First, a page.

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full-disclosure-uk: Re: [Full-disclosure] Hacked servers mining

Re: [Full-disclosure] Hacked servers mining for bitcoins?

From: Peter Dawson <slash.pd_at_nospam>
Date: Tue Jul 19 2011 - 19:58:49 GMT
To: full-disclosure@lists.grok.org.uk

I think that Bitcoin to (linden$ ) L$ | USD is another method of morphing
the economics to support real vector values.

Bitcoin's design allows for pseudonymous ownership and transfers and thereby
making it attractive space to begin with. Plus with an overall growth
anticpated to be approx $21M, it is lucrative for small black transaction
...just saying
/pd

On Tue, Jul 19, 2011 at 3:21 PM, Chris M <chris@nullroute.net> wrote:

> Yes, it is well known that certain individuals are using compromised *nix
> servers particularly to run bitcoin miners into pools. Its only been
> happening for.. a long time.
>
>
> On Tue, Jul 19, 2011 at 8:20 PM, Zach C. <fxchip@gmail.com> wrote:
>
>> Hmm -- that's interesting. I wonder if it would be possible/feasible to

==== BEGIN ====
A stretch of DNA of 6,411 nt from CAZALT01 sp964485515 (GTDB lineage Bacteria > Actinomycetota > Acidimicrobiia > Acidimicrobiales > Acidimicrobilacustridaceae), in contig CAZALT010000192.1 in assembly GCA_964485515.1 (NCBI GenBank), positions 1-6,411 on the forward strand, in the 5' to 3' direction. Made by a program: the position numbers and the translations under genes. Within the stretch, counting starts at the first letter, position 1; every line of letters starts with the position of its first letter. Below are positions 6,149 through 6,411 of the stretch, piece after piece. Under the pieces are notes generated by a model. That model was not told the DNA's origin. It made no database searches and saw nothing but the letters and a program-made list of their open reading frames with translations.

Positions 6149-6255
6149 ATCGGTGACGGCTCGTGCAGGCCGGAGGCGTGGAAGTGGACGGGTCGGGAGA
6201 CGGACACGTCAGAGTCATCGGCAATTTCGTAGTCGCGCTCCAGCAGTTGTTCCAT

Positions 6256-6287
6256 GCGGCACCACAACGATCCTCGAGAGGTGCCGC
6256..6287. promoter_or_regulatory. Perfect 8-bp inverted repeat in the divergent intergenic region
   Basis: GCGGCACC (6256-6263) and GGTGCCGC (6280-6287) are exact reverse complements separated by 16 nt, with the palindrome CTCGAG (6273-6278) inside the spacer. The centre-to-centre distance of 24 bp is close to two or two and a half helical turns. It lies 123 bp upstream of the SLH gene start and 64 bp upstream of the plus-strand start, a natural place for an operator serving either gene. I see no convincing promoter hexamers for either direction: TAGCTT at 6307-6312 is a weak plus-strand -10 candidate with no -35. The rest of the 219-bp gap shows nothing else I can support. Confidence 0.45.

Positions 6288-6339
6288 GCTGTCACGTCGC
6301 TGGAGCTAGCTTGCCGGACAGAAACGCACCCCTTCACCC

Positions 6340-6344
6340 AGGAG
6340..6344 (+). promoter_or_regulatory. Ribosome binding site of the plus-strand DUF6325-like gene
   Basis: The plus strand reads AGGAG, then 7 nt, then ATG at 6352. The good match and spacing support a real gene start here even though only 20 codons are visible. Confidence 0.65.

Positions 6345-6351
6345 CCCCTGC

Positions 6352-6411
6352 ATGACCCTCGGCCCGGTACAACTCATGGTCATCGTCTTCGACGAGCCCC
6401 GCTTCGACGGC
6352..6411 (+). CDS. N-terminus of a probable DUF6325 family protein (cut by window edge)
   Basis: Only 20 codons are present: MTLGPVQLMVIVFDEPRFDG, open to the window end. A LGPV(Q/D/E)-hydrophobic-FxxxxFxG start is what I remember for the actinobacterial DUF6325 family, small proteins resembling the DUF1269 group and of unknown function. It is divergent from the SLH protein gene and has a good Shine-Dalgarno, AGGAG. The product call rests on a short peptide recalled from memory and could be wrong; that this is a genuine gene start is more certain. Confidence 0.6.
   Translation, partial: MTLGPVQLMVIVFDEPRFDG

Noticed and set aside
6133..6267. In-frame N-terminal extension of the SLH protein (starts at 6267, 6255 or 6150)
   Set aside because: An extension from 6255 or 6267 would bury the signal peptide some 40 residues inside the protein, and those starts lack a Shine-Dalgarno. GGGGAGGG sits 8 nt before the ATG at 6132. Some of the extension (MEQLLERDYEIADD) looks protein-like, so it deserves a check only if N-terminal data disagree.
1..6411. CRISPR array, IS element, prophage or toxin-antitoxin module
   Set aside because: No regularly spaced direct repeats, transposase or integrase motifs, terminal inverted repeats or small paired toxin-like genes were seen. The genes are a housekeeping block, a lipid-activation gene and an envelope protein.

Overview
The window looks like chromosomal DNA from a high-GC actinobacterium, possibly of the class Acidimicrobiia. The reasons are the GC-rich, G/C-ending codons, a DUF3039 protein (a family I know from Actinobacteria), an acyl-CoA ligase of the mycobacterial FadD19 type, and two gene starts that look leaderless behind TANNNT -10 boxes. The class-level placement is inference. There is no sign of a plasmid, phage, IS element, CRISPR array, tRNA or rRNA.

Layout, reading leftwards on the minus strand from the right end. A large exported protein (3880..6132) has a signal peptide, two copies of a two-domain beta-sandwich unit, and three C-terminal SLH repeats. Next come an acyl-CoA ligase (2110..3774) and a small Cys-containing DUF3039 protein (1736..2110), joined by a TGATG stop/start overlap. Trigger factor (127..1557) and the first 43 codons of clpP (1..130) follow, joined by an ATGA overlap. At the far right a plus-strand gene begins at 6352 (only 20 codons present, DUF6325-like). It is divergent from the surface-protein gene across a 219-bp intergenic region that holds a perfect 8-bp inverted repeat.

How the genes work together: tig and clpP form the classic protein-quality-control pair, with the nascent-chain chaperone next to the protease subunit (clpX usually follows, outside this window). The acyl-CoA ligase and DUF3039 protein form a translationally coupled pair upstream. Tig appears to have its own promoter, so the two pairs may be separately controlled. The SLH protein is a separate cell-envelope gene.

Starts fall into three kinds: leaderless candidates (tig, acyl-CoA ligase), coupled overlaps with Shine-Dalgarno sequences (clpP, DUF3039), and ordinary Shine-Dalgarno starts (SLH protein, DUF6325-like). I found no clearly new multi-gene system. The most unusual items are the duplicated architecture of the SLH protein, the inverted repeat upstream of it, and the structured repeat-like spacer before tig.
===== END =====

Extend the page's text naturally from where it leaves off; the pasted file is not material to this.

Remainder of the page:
>> build a botnet in this fashion that would overtake legitimate bitcoin nodes
>> in terms of CPU power. (You probably know what would happen then)
>> On Jul 19, 2011 12:11 PM, "Robin" <robin@rbsec.net> wrote:
>> > Had to deal with a server today that had been hacked (still running
>> > realVNC 4.0, so there's that lovely bypass exploit released 4 years
>> > ago). This server was an exchange/domain controller for a small
>> business.
>> >
>> > Not much seemed to have been done to it. From the looks of it, all the
>> > attacker had done was make themselves a new account (domain user, local
>> > admin, username 'sys'), and had then logged into it, downloaded the
>> > Ufasoft bitcoin miner from a russian file sharing site, and then run it.
>> > The file was called `mmc.exe`, and was saved in the new account's `My
>> > Documents`. No other attempts to hide what was being done.
>> >
>> > Has anyone seen this before? Can you make more money from generating
>> > bitcoins on a hacked server than sending spam from it? The value of
>> > bitcoin is usually offset by the cost of generating it, but if you're
>> > using other people's resources to do it, it suddenly seems much more
>> > attractive. This looked like a fairly amateur attempt, so it could be a
>> > one-off skiddy, but maybe others will follow...
>> >
>> > ~Robin
>> >
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>
>
>
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>
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